This is definitely a reflection: pretty short, hopefully sweet. I have been considering the way we position ourselves in academia, our research and our writing. Like many undergraduate and graduate students, I am currently reading a book for a class that is due next week. In my case, that volume is Depression: A Public Feeling by Ann Cvetkovich. The first half of the text is a memoir of the author’s last years as a doctoral candidate and her first as a scholar working to publish and to gain tenure. Through descriptive vignettes, somewhat in the style of Walter Benjamin, the book describes her experiences with depression and vividly portrays how daily and ordinary activities in life and academia became difficult and anxious moments for her.
While I do not wish to compare myself to Cvetkovich or her struggles with depression, I nonetheless sometimes found her descriptions eerily familiar to my own experience. For example, I was struck by the questions she tended to ask herself as she finished a work as well as one of her conclusions: “Academia breeds particular forms of panic and anxiety leading to what gets called depression—the fear that you have nothing to say, or that you can’t say what you want to say, or that you have something to say but it’s not important enough or smart enough” (p.18). These thoughts can be particularly apparent and vexing now, as finals approach and the end of the semester motivates me to look forward to my future endeavors; hooray for preliminary exams (be sure to smile)! Her indecision when making the most basic life choices (e.g., what to get at the grocery store), definitely reminded me of certain days in my life when I was so focused on the need to move forward in my research that I balked at deciding what to eat for dinner: “cereal … carrots … ice cream … Or sushi?” Thank goodness for my cuisine-savvy roommates! I also felt I understood her feelings well when she described her inability to write as deadlines came racing forward. Her description caused me to think back to my most recent paper, whose last page took an entire day to write, even though I knew what I wished to argue. Granted, I spent some of that time lying on my floor, dancing through the hallway of my apartment and watching some seriously fascinating squirrels outside my window. I had reached an impasse, Cvetkovich’s word for all of those times that one cannot seem to move forward.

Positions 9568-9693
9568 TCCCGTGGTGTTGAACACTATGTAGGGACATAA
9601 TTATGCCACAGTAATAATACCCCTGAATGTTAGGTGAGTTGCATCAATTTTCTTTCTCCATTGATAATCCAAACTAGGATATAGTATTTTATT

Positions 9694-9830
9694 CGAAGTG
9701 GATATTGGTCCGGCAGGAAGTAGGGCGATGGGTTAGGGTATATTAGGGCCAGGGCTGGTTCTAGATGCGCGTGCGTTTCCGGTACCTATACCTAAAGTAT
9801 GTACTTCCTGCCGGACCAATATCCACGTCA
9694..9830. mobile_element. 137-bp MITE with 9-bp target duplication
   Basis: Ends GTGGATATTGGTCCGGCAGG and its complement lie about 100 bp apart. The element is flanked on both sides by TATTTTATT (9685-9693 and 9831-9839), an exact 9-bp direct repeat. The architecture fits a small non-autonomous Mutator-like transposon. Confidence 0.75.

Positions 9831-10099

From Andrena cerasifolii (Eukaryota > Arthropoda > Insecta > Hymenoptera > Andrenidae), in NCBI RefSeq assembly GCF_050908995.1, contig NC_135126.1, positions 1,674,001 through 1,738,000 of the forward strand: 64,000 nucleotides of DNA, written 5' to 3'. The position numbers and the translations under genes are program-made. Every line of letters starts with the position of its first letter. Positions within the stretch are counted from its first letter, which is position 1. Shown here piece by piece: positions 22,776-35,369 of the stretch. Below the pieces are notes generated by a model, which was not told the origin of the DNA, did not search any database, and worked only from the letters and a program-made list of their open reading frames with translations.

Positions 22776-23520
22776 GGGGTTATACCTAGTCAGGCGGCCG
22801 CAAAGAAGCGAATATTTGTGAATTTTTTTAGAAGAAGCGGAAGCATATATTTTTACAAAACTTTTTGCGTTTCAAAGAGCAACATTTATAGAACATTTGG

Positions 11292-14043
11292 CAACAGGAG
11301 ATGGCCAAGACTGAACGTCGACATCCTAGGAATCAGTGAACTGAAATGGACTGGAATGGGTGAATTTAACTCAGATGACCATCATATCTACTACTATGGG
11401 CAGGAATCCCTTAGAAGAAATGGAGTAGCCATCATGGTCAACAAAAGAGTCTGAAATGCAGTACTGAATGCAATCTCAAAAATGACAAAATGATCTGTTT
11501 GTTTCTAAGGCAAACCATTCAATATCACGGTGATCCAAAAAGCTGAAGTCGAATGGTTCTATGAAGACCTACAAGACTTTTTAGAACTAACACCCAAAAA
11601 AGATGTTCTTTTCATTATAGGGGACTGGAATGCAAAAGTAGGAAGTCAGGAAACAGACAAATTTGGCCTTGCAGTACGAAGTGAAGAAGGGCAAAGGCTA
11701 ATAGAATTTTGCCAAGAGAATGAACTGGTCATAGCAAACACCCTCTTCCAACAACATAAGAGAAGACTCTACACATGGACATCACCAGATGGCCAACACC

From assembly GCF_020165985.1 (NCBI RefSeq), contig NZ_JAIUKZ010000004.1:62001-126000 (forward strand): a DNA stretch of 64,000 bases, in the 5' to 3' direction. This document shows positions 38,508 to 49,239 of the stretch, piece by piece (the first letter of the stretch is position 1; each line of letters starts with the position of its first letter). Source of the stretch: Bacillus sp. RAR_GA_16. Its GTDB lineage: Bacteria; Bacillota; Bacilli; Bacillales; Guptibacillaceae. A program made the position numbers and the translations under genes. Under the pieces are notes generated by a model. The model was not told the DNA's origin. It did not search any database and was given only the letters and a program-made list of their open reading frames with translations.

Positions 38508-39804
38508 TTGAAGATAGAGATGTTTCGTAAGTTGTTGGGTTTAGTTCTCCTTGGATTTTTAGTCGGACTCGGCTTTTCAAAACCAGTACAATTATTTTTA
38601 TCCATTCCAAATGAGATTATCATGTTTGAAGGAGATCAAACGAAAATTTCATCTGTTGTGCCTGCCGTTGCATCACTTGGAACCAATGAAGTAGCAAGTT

Impasses often occur as doctoral students seek to situate themselves in their respective academic fields by pursuing research, networking in relevant academic communities or writing. In her book, for example, Cvetkovich pondered whether her memoir would fill a particular gap in the academic literature on depression. When writing an article, a scholar must consider how she expresses her ideas, even what words to use, in order to send appropriate signals to her academic peers. Likewise, when conducting qualitative research, the analyst should constantly reflect on where she is positioned in her investigation—where she is coming from; who she is with respect to her subject; how she is engaging her subjects and what she should say to present herself to her audience. The constant pressure to analyze one’s position in all of these ways can be daunting. It requires making choices and moving forward toward our goal of contributing to a general body of knowledge that could, someday, help the world. Nevertheless, the intellectual and emotional pressure the academy can put on aspiring academics occasionally seems overwhelming.